We haven’t given out the complete route of The Run yet, but we are visiting several iconic cities across the US, including Chicago which we unveiled at E3 this year. More so than the cities, though, the concept of a cross-country race is about the vast expanses of terrain between the cities. From the urban centres to the vast deserts, snowy mountaintops to rural farmlands – you’re going to experience it all in The Run.

As far as authentic recreations, we wanted to ensure we embodied the spirit of these locations – there obviously has to be a bit of alteration to ensure it functions appropriately for high-speed racing gameplay. What we did do was create locations that reflected the spirit and feel of each city. So people will certainly recognize places like Lower Wacker or Michigan Ave while racing through the streets of Chicago.

Will there be any open world elements within the game’s locations or is it a strictly linear affair?

The career mode of the game is linear, as our main goal with Need for Speed: The Run was to make players feel like they were to play a big-budget action movie. Part of that is the sense of speed while racing along at 200 mph, but also amping up the intensity by thrusting the player into scripted action moments both in and out of the car.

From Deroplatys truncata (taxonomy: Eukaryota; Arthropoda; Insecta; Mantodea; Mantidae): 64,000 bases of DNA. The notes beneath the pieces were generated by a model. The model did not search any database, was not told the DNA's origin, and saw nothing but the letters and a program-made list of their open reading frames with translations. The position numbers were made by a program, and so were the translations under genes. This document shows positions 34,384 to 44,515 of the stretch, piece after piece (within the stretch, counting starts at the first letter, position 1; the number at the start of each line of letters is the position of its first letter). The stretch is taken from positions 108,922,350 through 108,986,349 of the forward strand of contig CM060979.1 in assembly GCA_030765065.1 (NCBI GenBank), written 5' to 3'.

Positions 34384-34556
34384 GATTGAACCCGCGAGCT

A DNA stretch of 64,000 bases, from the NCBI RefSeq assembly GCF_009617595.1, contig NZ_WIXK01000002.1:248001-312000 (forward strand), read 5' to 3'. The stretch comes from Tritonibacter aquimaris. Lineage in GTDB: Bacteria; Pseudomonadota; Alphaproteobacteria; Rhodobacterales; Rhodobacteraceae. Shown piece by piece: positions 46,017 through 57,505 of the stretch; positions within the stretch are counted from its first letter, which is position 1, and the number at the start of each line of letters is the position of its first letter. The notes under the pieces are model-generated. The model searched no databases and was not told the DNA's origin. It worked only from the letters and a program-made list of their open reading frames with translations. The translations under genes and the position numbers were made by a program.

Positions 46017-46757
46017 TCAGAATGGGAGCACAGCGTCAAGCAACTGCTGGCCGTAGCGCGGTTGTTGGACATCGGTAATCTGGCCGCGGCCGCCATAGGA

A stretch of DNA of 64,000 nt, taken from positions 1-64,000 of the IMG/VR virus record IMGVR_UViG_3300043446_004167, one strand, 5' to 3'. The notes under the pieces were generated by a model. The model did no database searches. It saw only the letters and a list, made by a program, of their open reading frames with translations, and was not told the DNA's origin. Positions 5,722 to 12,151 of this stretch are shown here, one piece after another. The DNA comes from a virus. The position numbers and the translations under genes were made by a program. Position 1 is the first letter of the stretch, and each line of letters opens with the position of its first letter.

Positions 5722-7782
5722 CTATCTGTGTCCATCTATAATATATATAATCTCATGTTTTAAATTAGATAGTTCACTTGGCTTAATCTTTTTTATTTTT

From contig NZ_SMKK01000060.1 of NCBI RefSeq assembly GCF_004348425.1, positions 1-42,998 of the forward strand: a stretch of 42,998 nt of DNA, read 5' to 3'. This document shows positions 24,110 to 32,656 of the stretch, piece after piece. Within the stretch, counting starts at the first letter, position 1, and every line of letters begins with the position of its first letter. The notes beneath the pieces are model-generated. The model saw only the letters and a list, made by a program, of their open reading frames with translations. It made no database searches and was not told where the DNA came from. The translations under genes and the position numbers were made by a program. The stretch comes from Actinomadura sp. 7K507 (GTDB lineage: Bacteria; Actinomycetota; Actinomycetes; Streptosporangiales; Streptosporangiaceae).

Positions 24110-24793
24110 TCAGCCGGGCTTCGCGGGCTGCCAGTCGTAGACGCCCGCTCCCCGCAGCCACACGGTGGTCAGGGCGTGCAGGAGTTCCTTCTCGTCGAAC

Have you built the driving engine from scratch or is it carried forward from Hot Pursuit or Black Box’s last NFS game, Undercover? Where on the arcade-to-simulation scale does the vehicle handling fall?

As we were developing the concept for NFS: The Run, we realized we needed an engine that could deliver a world-class experience on all fronts: visuals, characters and animations, physics, world destruction, audio, etc. With this in mind, we were able to partner with our friends at DICE to integrate truly next-gen racing into Frostbite 2, resulting in an incredibly powerful and well-rounded engine. As for our handling, it falls right in the middle. We want to ensure all players find the game immediately accessible, but we also want to give the more hardcore driving fans the ability to master each car’s unique specifications. Essentially, we want the cars to behave like you believe they would behave while still providing the opportunity to feel heroic.